Moreover, "Based on an understanding of the companies' strategies and emerging mission-critical issues, key stakeholder demands, and increasing regulatory scrutiny of board effectiveness, boards
should develop and maintain, in collaboration with senior management, a competency map (or board skills matrix) that identifies and scopes the skills and type of experience needed on the board. This analysis, which should have a forward-looking orientation, enables a more accurate and objective determination of effective board composition, size and committee structure."

Evidence of effective board composition, structure and leadership include:
  • The board maintains, in collaboration with management, a detailed board skills matrix in assessing board size and composition.
  • The board's corporate governance guidelines and committee charters clearly allocate roles and responsibilities between the board and its committees, including mission-critical issues such as strategy, risk, culture, compliance, technology, cybersecurity, and climate change.
  • Board members periodically move across different committees, and committee structure and composition are reasonably fluid based on the company's needs.
  • Committee chairs regularly collaborate on the most effective ways to govern overarching board responsibilities relating to strategy, risk and long-term value.
  • Board and committee oversight responsibilities are periodically revisited as business environments and priorities shift.
  • Committee chairs report to the board when they need additional resources, refreshed competencies or workload reallocation.

Regarding board dynamics, Ms. Pederson explains that "A positive board dynamic is one of the most critical elements in achieving board effectiveness. Many also believe that consistently maintaining a positive board dynamic can be challenging. For this reason, all board members, especially board leadership, need to work to nurture and consistently demonstrate respect and trust for each other." She adds that "Without a culture of respect and trust, boards cannot engage in constructive debate and instead devolve quickly into dysfunction. In their discussions and deliberations with each other, at meetings and informally, all board members should show evidence of their commitment to the board's mission, values and engagement model through active, informed and productive engagement."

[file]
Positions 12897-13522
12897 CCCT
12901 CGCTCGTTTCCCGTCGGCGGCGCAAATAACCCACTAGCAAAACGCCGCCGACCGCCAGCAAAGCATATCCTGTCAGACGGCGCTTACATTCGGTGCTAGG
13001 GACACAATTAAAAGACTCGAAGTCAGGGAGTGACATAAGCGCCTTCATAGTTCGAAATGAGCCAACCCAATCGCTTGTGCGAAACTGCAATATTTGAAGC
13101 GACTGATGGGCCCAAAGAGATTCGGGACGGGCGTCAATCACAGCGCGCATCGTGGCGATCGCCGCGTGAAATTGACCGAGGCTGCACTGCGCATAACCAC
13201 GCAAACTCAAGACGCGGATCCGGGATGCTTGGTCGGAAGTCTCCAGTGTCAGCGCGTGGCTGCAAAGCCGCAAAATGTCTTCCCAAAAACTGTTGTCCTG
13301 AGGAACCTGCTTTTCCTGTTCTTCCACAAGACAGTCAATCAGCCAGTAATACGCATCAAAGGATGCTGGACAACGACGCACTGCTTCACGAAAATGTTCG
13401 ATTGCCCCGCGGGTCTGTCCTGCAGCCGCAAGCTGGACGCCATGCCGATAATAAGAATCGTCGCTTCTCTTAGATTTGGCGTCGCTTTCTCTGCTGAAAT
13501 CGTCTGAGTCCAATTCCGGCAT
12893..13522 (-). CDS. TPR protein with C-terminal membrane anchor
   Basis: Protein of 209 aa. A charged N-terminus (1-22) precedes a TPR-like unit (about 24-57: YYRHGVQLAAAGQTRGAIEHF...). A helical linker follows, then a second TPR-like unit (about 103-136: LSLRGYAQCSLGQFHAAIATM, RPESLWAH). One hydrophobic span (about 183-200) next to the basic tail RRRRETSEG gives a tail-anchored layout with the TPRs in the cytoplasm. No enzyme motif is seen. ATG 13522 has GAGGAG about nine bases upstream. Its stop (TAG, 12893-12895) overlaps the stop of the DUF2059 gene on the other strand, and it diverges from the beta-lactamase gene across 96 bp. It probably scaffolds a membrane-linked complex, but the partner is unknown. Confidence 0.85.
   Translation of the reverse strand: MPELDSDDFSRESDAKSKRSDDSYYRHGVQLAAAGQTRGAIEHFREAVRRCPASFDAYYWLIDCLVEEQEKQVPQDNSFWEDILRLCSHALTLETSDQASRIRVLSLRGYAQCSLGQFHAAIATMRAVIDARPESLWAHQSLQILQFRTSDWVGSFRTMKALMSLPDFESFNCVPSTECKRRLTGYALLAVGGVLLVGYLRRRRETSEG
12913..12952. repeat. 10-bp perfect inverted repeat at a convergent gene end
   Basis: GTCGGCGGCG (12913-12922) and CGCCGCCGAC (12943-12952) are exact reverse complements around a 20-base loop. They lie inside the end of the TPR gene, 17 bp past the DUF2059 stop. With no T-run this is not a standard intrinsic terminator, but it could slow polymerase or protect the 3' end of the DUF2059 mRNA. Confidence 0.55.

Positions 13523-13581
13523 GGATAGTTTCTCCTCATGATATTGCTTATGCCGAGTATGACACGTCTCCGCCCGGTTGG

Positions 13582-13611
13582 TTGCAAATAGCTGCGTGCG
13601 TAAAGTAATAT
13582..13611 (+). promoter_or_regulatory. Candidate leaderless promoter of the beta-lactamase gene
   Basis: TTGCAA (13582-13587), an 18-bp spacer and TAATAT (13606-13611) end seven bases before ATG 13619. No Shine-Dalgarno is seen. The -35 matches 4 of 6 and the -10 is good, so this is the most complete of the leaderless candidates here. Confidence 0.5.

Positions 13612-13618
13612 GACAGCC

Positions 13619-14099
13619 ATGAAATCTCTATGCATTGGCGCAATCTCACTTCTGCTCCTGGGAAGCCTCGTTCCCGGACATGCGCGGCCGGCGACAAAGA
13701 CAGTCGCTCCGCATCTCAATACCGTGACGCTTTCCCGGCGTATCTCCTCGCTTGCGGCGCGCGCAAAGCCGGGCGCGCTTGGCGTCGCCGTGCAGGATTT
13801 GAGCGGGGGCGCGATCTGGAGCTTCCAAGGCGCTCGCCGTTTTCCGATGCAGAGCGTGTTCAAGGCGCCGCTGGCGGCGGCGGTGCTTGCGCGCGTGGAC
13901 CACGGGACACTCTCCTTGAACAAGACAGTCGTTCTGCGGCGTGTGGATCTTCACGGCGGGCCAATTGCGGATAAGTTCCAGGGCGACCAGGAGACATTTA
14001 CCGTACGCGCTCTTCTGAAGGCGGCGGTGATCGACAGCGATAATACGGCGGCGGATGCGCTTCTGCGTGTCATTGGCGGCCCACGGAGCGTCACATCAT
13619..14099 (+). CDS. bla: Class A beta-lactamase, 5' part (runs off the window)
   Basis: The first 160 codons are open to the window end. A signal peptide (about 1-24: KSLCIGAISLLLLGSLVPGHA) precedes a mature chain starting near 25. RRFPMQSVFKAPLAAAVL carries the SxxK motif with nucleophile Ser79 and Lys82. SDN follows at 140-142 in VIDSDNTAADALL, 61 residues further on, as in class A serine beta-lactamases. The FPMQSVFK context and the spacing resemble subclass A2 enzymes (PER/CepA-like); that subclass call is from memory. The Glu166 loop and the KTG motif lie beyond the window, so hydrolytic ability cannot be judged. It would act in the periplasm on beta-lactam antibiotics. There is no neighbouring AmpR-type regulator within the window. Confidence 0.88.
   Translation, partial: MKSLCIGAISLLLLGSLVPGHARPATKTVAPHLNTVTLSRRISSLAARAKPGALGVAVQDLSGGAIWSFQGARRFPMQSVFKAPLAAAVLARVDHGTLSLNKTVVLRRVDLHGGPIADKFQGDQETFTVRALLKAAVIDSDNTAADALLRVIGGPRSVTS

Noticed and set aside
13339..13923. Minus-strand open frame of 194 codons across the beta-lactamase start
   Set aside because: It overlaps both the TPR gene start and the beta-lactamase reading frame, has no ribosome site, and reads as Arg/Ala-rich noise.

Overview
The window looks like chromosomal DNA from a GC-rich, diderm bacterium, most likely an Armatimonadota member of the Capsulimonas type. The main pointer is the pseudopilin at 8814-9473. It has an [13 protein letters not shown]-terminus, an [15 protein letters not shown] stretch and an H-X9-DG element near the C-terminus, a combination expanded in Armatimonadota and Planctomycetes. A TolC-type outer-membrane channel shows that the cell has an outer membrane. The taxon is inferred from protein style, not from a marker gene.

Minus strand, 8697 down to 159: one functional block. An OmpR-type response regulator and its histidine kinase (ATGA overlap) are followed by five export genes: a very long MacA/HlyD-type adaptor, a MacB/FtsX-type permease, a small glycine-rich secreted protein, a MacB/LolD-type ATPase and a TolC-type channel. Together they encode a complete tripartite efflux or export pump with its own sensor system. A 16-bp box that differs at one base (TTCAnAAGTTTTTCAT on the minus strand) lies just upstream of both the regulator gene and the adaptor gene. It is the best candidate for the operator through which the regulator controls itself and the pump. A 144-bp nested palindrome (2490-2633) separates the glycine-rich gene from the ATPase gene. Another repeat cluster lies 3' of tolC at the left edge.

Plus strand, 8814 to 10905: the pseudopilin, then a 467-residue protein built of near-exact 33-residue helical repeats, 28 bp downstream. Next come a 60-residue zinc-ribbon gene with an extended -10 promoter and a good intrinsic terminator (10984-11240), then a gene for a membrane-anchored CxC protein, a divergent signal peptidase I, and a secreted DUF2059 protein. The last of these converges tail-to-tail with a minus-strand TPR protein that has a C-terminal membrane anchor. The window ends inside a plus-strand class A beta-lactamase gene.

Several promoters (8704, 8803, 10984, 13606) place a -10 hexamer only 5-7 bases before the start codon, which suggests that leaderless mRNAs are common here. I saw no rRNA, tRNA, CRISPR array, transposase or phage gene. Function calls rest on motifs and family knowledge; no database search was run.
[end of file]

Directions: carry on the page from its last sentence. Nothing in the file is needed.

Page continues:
Evidence of effective board dynamics include:
  • Director participation at meetings is balanced: No single director or group of directors dominates agenda formulation, discussions or deliberations, and no single director or group of directors is passive or disengaged.
  • If interviewed, each director would state that he or she felt included, heard and respected, and that all members demonstrate respect and trust.
  • There are no "camps" or "factions" among board members or among board members and management.
  • Directors say something when they see something, and the board takes appropriate action.
  • The board engages in informal ways between meetings to enhance trust and build personal connections.
On the topic of board decision-making, the report says "Boards should be highly conscientious and intentional about when and how they make decisions. Leading boards develop a process to support effective decision-making, based on applicable state and relevant laws and the board's mission and engagement model.

Ms. Pederson adds that "For every matter before them, boards should question and assess how well the decisions they may make align with the company's purpose, culture, strategy, risk tolerance profile, and sustainability goals. Boards need to spend the time, access appropriate resources and consider alternative scenarios and outcomes before making final decisions."

Evidence of effective board decision-making include:
  • The board and management maintain a delegated authority matrix, specifying corporate business matters that require board decisions.
  • The board maintains a checklist of approval requirements in its organizational documents and under relevant law.
  • The board chair establishes appropriate transparency around director voting by discouraging informal decision-making discussions and overseeing that the board's books and records are in order.